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Valley loses a legend

June 12, 2019
Nik Zirounis , The Town Crier

The word "legend" is tossed around rather casually when describing coaches and athletes.

Last week, the Austintown community truly did lose a man in which that moniker seemed invented for. Longtime high school head football coach Phil Annarella unexpectedly passed away at his home at the age of 70. Annarella spent the past 12 years of his 43-year coaching career at Fitch where he guided the Falcons to numerous state playoff appearances. His fantastic 246-146-3 coaching record was compiled while coaching at East Liverpool, The Rayen School, Warren Western Reserve, Warren Harding, Hickory, Niles and Fitch. He had the unenviable task of leading the Harding team after it merged with Reserve 1990. All he did with that potential clash of egos was win a state championship with a perfect record. Annarella wasn't only perfect during that title winning season, he was equally undefeated as a person if you ask some of his peers.

"He was a great man," said veteran Canfield head football coach Mike Pavlansky. "He was always willing to help others. His teams were always very well coached and competed at a high level. He's going to be missed."

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Phil Annarella

Perhaps Fitch's biggest rival in the All American Conference is Boardman. Despite the disdain the two schools have for each other on the gridiron, Spartan head coach Joe Ignazio often looked to Annarella for guidance. He was never turned away.

"(Phil) was open when I would call him or sit and talk with him," Ignazio said. "He would offer advice on things related to the game whether it was scheduling, schemes or league stuff. He made me better in knowing how hard you had to prepare a team against him. He is a true coaching legend in the valley, and he will be truly missed. Our hearts go out to his family and the entire Fitch Falcon program."

If the opinions of two opposing coaches doesn't sum up the type of impact Annarella had on everyone he met, then the thoughts from one of his colleagues at Fitch should. Falcon head softball coach Steve Ward has been a part of the Fitch community from his days as a student, as an assistant to his wife Melody on the softball team and as the head man himself. Ward's somber tone while discussing Annarella's passing was extremely evident.

"It's heartbreaking," said Ward. "Anyone that came in contact with him knew he was a man of principal and character. He would always take the time to talk with me about softball. If we had a hard loss Coach would find me in the school just to check in and encourage me. Coach had a big heart and I'm thankful for the relationship we had."

Annarella's absence from a few appointments last week triggered red flags throughout the school. The most glaring gathering that the coach missed was a Special Olympics event held at Fitch's stadium where Falcon players and coaches were scheduled to volunteer. The players were emotionally pulled into the locker room and told of the unfortunate news. Grief counselors were set to be at Fitch this past Monday to help the kids get through this difficult and sudden situation. Shortly after Annarella was found at his home, word spread like wildfire on social media and other outlets.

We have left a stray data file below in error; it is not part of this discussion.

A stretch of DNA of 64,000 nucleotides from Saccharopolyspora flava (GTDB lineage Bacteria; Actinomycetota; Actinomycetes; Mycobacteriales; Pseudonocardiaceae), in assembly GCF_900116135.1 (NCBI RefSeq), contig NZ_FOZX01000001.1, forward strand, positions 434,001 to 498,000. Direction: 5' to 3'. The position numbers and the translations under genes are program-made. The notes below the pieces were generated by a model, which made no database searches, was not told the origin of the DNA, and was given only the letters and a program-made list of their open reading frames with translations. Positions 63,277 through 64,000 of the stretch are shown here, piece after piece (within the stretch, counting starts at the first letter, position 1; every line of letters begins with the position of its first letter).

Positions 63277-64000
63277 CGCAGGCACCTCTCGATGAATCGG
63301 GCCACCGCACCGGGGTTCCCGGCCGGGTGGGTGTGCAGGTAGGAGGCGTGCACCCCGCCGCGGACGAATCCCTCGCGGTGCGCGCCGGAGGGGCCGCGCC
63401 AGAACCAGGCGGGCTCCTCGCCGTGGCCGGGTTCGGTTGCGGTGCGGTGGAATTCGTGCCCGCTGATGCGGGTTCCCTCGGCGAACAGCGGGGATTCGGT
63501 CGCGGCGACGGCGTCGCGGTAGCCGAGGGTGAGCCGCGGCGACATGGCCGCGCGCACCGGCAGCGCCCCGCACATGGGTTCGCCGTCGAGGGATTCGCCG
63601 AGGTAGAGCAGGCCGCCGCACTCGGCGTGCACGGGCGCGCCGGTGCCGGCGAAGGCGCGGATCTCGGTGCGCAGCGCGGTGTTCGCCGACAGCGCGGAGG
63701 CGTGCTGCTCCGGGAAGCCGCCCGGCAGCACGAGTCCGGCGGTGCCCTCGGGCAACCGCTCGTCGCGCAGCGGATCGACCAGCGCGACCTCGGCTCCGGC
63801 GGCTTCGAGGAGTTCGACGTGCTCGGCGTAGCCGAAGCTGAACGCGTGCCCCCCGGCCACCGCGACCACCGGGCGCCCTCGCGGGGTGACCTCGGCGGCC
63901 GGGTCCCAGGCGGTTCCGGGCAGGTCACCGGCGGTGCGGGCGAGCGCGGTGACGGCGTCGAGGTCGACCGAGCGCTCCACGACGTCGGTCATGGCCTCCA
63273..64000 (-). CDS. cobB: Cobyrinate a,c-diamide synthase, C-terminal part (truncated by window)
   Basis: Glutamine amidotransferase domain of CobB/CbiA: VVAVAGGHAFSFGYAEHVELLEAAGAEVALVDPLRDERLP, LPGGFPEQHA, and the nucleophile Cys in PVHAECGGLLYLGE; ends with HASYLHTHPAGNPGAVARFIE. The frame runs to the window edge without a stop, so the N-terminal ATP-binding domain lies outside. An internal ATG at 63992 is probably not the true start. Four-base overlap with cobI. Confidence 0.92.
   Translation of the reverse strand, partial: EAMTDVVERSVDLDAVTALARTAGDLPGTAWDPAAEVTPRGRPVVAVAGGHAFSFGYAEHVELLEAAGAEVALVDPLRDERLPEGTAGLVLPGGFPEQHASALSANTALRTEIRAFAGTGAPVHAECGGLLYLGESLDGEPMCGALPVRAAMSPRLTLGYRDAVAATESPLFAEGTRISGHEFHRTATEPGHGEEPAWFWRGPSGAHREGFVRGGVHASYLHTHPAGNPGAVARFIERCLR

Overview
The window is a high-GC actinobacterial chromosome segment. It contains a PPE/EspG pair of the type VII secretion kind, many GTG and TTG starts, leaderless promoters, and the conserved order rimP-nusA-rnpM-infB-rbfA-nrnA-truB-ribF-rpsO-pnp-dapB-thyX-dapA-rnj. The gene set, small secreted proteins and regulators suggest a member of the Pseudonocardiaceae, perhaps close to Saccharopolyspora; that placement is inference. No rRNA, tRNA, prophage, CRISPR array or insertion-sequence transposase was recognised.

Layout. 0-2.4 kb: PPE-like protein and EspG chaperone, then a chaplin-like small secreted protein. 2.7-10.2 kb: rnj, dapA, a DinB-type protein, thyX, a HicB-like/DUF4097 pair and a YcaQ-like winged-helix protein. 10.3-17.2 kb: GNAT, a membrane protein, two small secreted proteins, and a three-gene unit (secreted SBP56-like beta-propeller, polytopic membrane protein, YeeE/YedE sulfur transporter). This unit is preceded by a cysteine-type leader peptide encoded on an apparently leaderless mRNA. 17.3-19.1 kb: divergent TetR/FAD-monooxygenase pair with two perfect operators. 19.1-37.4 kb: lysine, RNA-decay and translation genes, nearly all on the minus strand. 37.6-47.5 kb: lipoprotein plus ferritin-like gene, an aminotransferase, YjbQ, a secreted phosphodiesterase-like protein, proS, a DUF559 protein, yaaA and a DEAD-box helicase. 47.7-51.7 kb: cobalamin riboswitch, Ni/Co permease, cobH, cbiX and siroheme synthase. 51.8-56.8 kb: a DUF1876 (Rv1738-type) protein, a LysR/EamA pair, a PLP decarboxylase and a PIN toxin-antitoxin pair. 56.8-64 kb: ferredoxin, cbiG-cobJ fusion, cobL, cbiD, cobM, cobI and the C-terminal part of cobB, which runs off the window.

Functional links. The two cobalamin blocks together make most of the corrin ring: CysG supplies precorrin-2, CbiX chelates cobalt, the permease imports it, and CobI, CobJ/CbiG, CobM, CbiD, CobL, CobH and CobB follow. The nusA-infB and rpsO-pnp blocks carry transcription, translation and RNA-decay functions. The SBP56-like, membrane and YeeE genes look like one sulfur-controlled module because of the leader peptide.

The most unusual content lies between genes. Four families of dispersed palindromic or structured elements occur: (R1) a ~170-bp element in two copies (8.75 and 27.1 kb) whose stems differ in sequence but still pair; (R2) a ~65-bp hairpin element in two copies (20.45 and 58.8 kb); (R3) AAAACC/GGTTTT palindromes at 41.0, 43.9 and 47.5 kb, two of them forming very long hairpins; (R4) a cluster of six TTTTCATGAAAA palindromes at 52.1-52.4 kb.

"Sad news today for Fitch football," was posted on the Fitch Football Twitter page last weekend. "(Coach Annarella) was truly an amazing man both on and off the field."

Fitch's Athletic Director Jim Penk spoke to reporters on behalf of Falcon Nation.

"It's a tough loss for the entire Austintown and Warren communities as well as his family," he said.

From a personal perspective, I am as deeply saddened by Coach Annarella's loss as anyone. His honesty, integrity and love for football were unmatched. Whenever information was needed, he would instantly answer my call or send me an email. That's why I was shocked when a couple of attempts to reach him just last Thursday and Friday about news of Fitch being dropped down to Division II for 2019 went unanswered. When voicemails weren't returned, I became suspicious. My heart sank when I found out why. My weekly Sunday night phone chats about the previous week's game and the following week's foe were a staple of my schedule for the past dozen years. The way Annarella would handle those calls with such dignity, win or lose, was greatly appreciated. Anytime he would send me an email he would sign it "Coach A." That "A" of course was for Annarella, but it could have meant amazing, awesome or ambassador, which he was for high school football in our area. It could have also signified the grade he received as a human being. Now the man who coached teams with the names Falcons, Red Dragons and Raiders gets to lead a group of angels. Rest peacefully Coach A. We're all better people for knowing you.



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